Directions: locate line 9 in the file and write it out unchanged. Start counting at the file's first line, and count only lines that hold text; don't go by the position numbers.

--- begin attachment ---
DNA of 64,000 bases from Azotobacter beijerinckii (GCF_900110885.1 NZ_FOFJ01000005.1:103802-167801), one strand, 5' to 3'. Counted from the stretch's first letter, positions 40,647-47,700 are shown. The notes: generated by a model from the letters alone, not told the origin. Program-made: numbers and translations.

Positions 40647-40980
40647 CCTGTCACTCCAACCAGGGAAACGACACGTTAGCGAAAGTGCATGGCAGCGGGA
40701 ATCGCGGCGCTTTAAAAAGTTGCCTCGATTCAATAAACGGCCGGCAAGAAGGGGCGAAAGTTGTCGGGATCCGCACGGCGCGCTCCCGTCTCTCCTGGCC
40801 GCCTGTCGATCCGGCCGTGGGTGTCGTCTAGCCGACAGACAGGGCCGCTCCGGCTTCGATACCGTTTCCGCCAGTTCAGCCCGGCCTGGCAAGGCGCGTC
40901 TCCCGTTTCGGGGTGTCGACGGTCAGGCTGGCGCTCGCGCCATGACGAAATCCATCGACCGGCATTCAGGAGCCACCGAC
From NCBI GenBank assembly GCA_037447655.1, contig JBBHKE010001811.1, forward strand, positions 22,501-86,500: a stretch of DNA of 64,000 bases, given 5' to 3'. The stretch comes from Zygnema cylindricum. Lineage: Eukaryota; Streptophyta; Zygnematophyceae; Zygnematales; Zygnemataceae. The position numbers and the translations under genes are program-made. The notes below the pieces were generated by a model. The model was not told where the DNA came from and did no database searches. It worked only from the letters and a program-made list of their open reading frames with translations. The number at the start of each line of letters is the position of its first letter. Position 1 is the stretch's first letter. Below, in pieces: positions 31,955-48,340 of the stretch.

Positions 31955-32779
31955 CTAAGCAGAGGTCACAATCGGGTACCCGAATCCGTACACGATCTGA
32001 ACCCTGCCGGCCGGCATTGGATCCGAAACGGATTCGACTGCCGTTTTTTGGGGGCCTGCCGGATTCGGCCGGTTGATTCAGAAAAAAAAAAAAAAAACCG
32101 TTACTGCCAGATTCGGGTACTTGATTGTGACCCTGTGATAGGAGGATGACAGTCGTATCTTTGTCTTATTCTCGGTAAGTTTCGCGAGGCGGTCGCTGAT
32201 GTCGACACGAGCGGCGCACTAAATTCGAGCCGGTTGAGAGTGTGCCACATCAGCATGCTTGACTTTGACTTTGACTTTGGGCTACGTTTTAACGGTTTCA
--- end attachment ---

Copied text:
31955 CTAAGCAGAGGTCACAATCGGGTACCCGAATCCGTACACGATCTGA